David Effron, the Artistic Director Laureate of the Brevard Music Center Summer Institute and Festival from 1997 to 2007, returned to the podium to conduct the Brevard Music Center Orchestra in their final concert of the season. The concert was broadcast live on WDAV radio as “OpenAir Brevard.” First on the program was Brahms’s Symphony No. 3 in F, Op. 90 (1883). The guest soloist after intermission was the renowned violinist Gil Shaham, who performed the Brahms Violin Concerto in D, Op. 77 (1878) on the 1699 “Countess Polignac” Stradivarius. The concert was sponsored by the Audrey-Love Charitable Foundation.

Both works were composed, of course, long after Beethoven’s works in each genre had cast their long and intimidating shadows, and not without struggle. As Brahms was not a violinist, he consulted none other than the violinist Joseph Joachim on the writing of the concerto; Joachim alternately advised, then complained about the music’s playability. And Brahms was equally critical of his Third Symphony, writing a friend, “Wrap it daily in a cloth moistened with the best Rhine wine — and do whatever else one does for such dry products.” Nevertheless, through them, we hear not only Brahms’s mastery of both concerto and symphonic form, but his unique synthesis of tradition and innovation.

His Third Symphony was, in essence his most personal utterance, as it contains Brahms’s personal motto “frei aber froh,” (free but happy), which shows up rather ironically as the motive F A-flat F, a motive tinged with minor, in all four movements. Of Brahms’s four symphonies, it’s the only one that’s cyclical in this way. Effron’s interpretation of the work was decidedly “maestoso” with very broad tempi in every movement, as if to savor each and every musical detail. Melodic expansiveness trumped again and again the symphony’s playfully intricate cross-rhythms, and somewhat undermined its signature bursts of energy, especially in the first movement “Allegro con brio.” The more lightly orchestrated second movement “Andante” featured some of the most ravishing orchestral colors, beautifully blended, and delicate solos (kudos to clarinet and horn). The third movement “Poco allegretto” was a gem of lyrical and expansive melody in a sunny major key of C. The final rondo movement again was played so deliberately that its forward trajectory seemed deflated, its developmental processes became a little tedious (academic?), and its greater potential for transport was left somewhat wanting.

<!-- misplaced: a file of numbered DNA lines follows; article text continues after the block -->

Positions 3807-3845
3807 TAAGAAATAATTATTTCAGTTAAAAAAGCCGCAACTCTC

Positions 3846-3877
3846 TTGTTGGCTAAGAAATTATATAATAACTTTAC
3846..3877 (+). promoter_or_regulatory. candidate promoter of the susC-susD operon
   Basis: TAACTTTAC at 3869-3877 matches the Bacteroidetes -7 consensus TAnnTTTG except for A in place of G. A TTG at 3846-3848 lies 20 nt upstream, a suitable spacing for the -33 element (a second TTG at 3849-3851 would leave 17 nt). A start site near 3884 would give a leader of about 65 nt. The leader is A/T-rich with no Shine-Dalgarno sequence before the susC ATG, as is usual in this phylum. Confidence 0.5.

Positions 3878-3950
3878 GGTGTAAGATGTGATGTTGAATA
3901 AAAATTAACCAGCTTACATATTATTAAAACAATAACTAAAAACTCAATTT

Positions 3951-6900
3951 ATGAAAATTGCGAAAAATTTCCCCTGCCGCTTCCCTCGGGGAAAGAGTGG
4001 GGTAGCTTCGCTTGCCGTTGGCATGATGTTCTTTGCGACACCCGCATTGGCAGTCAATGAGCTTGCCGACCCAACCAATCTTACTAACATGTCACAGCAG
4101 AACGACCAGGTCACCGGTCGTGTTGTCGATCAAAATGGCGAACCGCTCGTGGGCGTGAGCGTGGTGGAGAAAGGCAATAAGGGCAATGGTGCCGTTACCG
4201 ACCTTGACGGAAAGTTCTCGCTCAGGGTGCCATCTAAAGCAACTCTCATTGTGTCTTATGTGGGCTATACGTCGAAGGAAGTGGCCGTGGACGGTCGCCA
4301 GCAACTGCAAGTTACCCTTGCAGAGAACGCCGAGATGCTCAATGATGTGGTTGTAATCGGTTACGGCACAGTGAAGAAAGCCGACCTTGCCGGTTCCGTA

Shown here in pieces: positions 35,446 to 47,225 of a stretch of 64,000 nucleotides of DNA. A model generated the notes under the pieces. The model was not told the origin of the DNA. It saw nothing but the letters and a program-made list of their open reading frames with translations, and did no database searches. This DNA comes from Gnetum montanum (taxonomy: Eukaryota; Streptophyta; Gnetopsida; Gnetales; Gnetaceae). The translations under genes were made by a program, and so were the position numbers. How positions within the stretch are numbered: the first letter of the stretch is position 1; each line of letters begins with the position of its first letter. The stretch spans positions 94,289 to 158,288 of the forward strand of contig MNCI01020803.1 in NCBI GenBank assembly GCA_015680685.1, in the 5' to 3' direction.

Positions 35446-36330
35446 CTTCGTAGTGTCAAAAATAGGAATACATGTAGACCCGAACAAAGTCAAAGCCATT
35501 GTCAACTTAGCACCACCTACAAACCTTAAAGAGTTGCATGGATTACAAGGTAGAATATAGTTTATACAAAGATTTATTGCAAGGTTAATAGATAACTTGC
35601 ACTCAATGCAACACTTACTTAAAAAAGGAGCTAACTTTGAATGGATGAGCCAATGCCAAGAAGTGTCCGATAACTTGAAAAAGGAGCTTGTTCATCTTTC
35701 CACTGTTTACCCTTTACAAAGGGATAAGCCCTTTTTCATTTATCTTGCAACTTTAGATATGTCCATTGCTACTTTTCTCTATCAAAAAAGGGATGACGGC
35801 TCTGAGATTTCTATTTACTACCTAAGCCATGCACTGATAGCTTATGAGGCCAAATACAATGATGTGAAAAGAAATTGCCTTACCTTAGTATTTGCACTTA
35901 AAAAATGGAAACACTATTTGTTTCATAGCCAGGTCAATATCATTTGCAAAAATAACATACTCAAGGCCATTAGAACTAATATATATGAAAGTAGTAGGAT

In contrast, the rendition of the Violin Concerto was exemplary in every way. Mr. Shaham exudes an infectious joy through his impeccable playing that is simply riveting, and Effron’s conducting of the work showed his signature attention to detail, coupled this time with a focused energy. The opening “Allegro non troppo” showed the range of Shaham’s playing, from the most bravura figurations to the most intimate and delicate of chamber sounds. He plays in a crouched stance with flexed knees, and frequently pivoted toward the conductor, and then the audience. Such turning sometimes resulted in the drowning out of his softest sounds by the orchestra, a balance problem that seemed to resolve itself in movements two and three. The Joachim cadenza toward the end of movement one was its emotional highpoint, rich in nuance and beautifully paced. The second movement “Adagio,” famous for its opening oboe solo (kudos to oboe, horn, and the other winds), retained its essential chamber music/song character throughout the lovely exchanges between the violin and orchestra. The final movement à la Hongroise is where Brahms put aside his wig and wrote enough frenetic passagework for the violinist to make him sweat. Shaham’s response was a barely restrained dance-like sway in which he nailed the piece with finesse in lieu of overplaying it — a sophisticated response to great music by one of the greatest players of our day.